Federal Grant Helps USM Researchers Secure Tool to Study Ballistics Protection

December 13, 2017

USM Polymer Science Professor Dr. Xiaodan Gu explains how the SAXS/WAXS system works. (Photo by Kelly Dunn)

Ground-breaking research being conducted in polymer science labs at The University of Southern Mississippi could lead to enhanced protective wear for United States warfighters.

A $4.9 million grant provided by the U.S. Army Research Laboratory (ARL) has enabled the School of Polymer Science and Engineering to acquire a state-of-the-art Xeuss 2.0 Small-Angle/Wide-Angle (SAXS/WAXS) scattering system. Developed by the Xenocs Company, the Xeuss 2.0 system enables high performance measurements that were previously limited to synchrotrons.

The grant is part of a $20 million, two-year collaboration between USM, Temple University, the University of North Texas, and the University of Southern California to develop ballistic protection applications.


USM polymer Professor Dr. Jason Azoulay serves as Co-Principal Investigator on the grant, titled: “Advanced Ballistics Technology Material Development.” Azoulay notes that the grant funding will allow rapid design, development, measurement, testing, modeling and prototyping for strategic areas of interest determined by ARL researchers.

“Some of these would include armor packages, vehicle anti-blast countermeasures, lightweight armors, protective structures, and kinetic energy active protection to better protect the warfighter from injuries and trauma associated with various ballistic and blast loading events as compared to traditional energy absorption materials,” said Azoulay.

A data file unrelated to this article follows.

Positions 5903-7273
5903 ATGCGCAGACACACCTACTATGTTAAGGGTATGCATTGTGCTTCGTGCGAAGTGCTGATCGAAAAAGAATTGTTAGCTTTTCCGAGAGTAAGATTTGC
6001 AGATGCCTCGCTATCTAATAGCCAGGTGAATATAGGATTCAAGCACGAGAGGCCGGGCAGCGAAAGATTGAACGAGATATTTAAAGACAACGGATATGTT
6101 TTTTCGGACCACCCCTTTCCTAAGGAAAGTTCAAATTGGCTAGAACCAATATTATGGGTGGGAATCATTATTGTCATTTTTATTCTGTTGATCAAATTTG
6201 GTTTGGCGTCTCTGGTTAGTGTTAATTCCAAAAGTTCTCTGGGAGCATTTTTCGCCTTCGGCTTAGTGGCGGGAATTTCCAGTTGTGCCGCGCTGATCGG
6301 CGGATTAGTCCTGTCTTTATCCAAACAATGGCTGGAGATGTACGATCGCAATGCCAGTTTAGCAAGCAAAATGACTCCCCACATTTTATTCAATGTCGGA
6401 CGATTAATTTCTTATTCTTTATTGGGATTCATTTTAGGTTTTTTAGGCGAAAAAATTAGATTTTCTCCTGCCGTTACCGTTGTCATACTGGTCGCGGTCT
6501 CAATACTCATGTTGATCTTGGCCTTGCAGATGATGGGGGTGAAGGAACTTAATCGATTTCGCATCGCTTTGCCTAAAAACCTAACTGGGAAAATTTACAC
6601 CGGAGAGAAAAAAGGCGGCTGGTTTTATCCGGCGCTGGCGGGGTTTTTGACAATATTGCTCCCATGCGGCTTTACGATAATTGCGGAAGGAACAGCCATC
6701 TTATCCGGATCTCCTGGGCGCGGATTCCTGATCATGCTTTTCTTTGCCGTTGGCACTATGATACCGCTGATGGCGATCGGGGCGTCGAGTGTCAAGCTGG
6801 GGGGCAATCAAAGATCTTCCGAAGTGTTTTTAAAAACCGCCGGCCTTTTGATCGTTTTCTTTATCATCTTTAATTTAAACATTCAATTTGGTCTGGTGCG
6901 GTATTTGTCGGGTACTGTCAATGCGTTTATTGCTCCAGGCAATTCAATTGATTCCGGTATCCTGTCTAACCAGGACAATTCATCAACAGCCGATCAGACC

Azoulay’s research colleague Dr. Xiaodan Gu pointed out that USM is the only university in the Southeast region that has the Xeuss 2.0 system. He emphasized that this type of research and development serves to fortify the University’s reputation as a global leader in polymer science.

“With this type of technology we are able to view and study features that are 1/10,000th the size of a human hair,” said Gu. “This X-ray scattering system allows us to examine the architecture of polymers and respond accordingly. This is all necessary for us to design materials at the molecular level.”


Dr. Olivia D. McNair, Manager of Pneumatic Materials Science and Engineering Programs, says that the SAXS/WAXS system offers a unique opportunity for USM researchers to explore the unseen connections between polymer nanostructure and performance.

“By probing small scale phenomena such as crystal structure and domain spacing and how it changes under loads, it is possible to understand the underlying mechanisms responsible for energy absorption,” said McNair. “SAXS/WAXS analysis completes the picture of what are truly important factors when paired with more traditional polymer evaluative techniques.”

Essentially, says McNair, researchers can begin to target or predict materials that will demonstrate the best performance for ballistic applications.


Dr. Jeffrey Wiggins, Director of the School of Polymer Science and Engineering and Principal Investigator of the grant, says that the funding’s implications stretch far beyond USM’s research laboratories.

“With grants of this nature, we are not only conducting transformative research, but also educating and training an entire generation of future scientists,” said Wiggins. “Our faculty and students are teaming up to study and develop materials that will have broad applications across the globe. And during the process, new and exciting curriculums will be developed in our polymer science/engineering programs.”


To learn more about the School of Polymer Science and Engineering, call 601.266.4868 or visit: https://www.usm.edu/polymer